Christians Against Poverty (CAP) reports more than one-in-four of its clients have secured employment through the meetings which first started in 2013.
Speaking to Premier Christian Radio, Gareth Thomas from the Partnership Phone Team at CAP said: "[Clients] find that they're not being condemned, they're not being judged, there are not sanctions, there is no looming pressure over them.
"What they're [finding] is that they are coming in and they are being encouraged.
"They are having their hopes lifted, they are refinding their motivation and people are just coming alongside them and say 'You can do this'."
Jobless for four months after a contract ended, father-of-two Deepak Rakhra from Glasgow attended an eight-week course at a CAP Job Club at Pollokshaws Methodist Church.
He said: "There were sessions on overcoming obstacles and being confident in ourselves and our abilities; I learned the kind of language to use when speaking to employers and how to be prepared for interviews rather than just winging it!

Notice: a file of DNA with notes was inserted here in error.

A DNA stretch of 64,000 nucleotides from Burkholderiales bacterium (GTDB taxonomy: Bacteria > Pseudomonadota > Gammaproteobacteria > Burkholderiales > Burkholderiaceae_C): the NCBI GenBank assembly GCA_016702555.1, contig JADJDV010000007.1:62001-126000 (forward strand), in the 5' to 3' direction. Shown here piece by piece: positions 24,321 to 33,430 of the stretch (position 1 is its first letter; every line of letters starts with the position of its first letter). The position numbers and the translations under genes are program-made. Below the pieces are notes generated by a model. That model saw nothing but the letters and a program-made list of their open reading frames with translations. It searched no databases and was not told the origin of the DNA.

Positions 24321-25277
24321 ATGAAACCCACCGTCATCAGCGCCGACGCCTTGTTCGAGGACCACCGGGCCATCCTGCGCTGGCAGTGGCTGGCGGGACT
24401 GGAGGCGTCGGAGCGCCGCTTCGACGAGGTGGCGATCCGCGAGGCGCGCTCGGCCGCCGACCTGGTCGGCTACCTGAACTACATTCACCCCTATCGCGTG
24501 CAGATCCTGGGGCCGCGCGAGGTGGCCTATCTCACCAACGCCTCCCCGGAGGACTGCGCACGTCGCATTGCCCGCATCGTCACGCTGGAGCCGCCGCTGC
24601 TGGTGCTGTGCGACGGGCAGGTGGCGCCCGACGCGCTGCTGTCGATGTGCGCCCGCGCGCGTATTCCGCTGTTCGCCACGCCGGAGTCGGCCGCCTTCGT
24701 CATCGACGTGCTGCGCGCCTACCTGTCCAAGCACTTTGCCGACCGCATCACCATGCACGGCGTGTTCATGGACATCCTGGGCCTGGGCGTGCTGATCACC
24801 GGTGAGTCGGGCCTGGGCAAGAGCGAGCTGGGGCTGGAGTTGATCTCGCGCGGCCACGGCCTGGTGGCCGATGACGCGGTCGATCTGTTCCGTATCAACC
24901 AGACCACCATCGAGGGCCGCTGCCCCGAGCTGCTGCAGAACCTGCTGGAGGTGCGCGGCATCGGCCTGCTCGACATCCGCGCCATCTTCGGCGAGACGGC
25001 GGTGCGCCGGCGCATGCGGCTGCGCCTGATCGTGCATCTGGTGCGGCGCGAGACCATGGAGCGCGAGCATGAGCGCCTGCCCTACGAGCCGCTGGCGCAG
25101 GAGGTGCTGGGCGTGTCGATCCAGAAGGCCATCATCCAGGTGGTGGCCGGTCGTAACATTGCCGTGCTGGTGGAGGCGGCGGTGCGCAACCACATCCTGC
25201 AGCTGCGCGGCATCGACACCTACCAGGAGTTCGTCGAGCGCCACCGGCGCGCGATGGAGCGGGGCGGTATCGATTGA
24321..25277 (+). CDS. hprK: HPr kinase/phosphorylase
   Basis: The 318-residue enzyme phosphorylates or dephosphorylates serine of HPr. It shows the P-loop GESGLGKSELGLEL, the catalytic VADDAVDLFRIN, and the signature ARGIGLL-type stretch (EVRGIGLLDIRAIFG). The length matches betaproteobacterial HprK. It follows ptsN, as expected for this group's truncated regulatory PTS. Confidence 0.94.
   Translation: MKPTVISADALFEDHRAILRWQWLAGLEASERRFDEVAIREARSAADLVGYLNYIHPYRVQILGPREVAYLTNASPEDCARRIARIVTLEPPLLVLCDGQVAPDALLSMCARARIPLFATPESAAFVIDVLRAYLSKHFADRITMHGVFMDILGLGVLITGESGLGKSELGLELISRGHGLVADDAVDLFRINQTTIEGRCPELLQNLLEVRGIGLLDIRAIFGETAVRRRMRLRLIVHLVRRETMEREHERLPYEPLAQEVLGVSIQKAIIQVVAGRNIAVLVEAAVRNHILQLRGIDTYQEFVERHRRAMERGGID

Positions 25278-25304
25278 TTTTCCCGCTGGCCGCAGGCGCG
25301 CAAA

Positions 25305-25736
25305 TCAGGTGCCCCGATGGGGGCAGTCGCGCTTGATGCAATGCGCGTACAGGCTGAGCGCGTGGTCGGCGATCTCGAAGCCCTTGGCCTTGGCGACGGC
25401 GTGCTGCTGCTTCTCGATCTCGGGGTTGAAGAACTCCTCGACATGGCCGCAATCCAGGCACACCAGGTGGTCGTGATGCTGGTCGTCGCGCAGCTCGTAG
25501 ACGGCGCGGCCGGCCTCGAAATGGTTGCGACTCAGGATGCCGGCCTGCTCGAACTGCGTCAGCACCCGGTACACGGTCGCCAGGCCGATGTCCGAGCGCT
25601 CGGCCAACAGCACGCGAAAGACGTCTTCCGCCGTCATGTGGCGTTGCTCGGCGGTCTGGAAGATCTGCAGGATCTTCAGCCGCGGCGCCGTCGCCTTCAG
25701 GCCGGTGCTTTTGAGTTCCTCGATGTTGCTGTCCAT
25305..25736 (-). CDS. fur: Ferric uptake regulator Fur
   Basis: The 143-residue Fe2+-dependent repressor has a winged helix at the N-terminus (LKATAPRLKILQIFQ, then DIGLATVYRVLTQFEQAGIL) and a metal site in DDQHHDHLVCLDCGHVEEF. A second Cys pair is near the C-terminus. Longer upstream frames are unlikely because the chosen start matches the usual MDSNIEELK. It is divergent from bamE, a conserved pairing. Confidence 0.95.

"With the help I got from CAP, I managed to get a job in a call centre, but ironically I was then offered a position at my old workplace which I ultimately accepted. I definitely wouldn't be in this position if it hadn't been for the job club."
CAP says the work of its Job Clubs stands as a "testament" to the work of the Church nationwide and it is appealing for more churches to help them open more than 500 more clubs by 2021.
Head of CAP Job Clubs, Paul Archer, said: "Deepak's story is one of many successes for CAP Job Clubs since its launch in 2013.
"A thousand more people in work means more families in a better situation financially and fewer mental health problems triggered by unemployment."